And she wears many hats.  At the 2007 Palgrave United Church’s AGM the United Church Women’s group (UCW) declared that they would no longer be offering the Church’s annual Turkey Supper to the community.  It was too much work; they were aging, etc.   In response, Barb, Russell, and a few more stepped forward offering to take on the project.  The Turkey Task Force was born!

Of course, with Barb and Russ on the team the strictest eco principles were followed. Turkeys, produce, dairy etc were sourced within 10k and local growers were fairly paid for delivering – an investment in the local economy.  No disposable dinnerware was used.  Dishes were washed by hand. Waste was composted.

500 dinners were served that night and the gig became know as The Feeding of the 500.  The Turkey Task Force was recognized by In The Hills magazine as local food heroes.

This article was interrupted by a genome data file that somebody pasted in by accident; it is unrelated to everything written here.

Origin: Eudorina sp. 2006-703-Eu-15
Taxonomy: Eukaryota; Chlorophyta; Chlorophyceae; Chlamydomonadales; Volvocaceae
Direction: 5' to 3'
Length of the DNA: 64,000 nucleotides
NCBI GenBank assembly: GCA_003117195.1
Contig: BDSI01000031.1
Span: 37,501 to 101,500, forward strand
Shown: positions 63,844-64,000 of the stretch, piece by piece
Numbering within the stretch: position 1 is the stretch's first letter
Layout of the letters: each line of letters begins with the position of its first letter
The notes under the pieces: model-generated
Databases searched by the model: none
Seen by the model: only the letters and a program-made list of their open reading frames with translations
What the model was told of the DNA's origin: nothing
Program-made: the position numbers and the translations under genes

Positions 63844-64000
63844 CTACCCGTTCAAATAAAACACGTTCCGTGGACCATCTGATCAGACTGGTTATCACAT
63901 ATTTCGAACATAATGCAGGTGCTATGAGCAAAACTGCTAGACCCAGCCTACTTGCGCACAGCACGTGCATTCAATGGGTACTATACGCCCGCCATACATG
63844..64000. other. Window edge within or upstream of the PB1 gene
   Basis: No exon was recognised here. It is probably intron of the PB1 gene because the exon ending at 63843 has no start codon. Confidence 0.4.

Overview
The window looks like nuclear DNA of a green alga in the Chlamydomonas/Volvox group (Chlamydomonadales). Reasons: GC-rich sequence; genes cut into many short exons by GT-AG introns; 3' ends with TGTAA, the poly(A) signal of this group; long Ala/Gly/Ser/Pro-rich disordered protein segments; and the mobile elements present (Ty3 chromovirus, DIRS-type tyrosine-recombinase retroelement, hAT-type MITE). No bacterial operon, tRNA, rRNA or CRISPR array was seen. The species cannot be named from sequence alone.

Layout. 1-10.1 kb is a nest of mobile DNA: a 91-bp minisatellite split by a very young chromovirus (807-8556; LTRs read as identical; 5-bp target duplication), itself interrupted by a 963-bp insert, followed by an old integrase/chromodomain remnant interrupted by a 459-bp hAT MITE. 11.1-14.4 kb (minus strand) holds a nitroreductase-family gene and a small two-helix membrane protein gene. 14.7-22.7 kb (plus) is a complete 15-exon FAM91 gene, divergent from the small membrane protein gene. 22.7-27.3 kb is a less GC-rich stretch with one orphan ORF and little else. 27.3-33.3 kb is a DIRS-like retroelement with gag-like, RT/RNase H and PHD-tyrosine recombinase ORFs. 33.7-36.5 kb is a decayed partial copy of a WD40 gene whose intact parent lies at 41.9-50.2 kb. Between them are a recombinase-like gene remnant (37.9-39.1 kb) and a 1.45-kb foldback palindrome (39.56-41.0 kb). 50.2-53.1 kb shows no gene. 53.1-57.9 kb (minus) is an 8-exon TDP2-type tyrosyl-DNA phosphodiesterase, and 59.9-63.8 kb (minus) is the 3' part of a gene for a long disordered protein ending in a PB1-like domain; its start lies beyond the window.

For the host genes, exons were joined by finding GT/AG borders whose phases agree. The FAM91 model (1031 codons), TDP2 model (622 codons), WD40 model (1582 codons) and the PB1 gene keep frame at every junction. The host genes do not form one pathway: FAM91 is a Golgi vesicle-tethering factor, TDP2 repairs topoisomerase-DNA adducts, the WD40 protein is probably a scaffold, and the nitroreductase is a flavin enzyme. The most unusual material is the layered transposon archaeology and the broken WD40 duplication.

And it was the start of something big.

The need for a dishwasher in the Church kitchen was obvious, but, said our visionary, it must be a ‘commercial’ dishwasher, because then the Church could boast a ‘certified commercial kitchen’, which could be rented out to groups for preparing foods to sell.

This dream became a reality with funds from the Church, the UCW and the Town of Caledon Green Fund. Note: the word ‘fund’ implies that someone works on completing a grant application – tedious and time consuming.  Barb was always up for this because in her words: ‘I don’t mind investing the time to manage and organize.  I’d rather get things off the ground and going.”

Palgrave Rotary, Region of Peel’s United Way (petitioned by Barb’s due diligence) all kicked in funds and The Palgrave Community Kitchen had its Grand Opening in 2009, and just celebrated its 10th anniversary this past November.  It boasts a 9 member Kitchen Committee that organizes fresh lunches for schools, engages volunteers and rents out the space to fill Church coffers.

Together they are creating a community hub that models, “Enough for all forever.  Not just for next week.”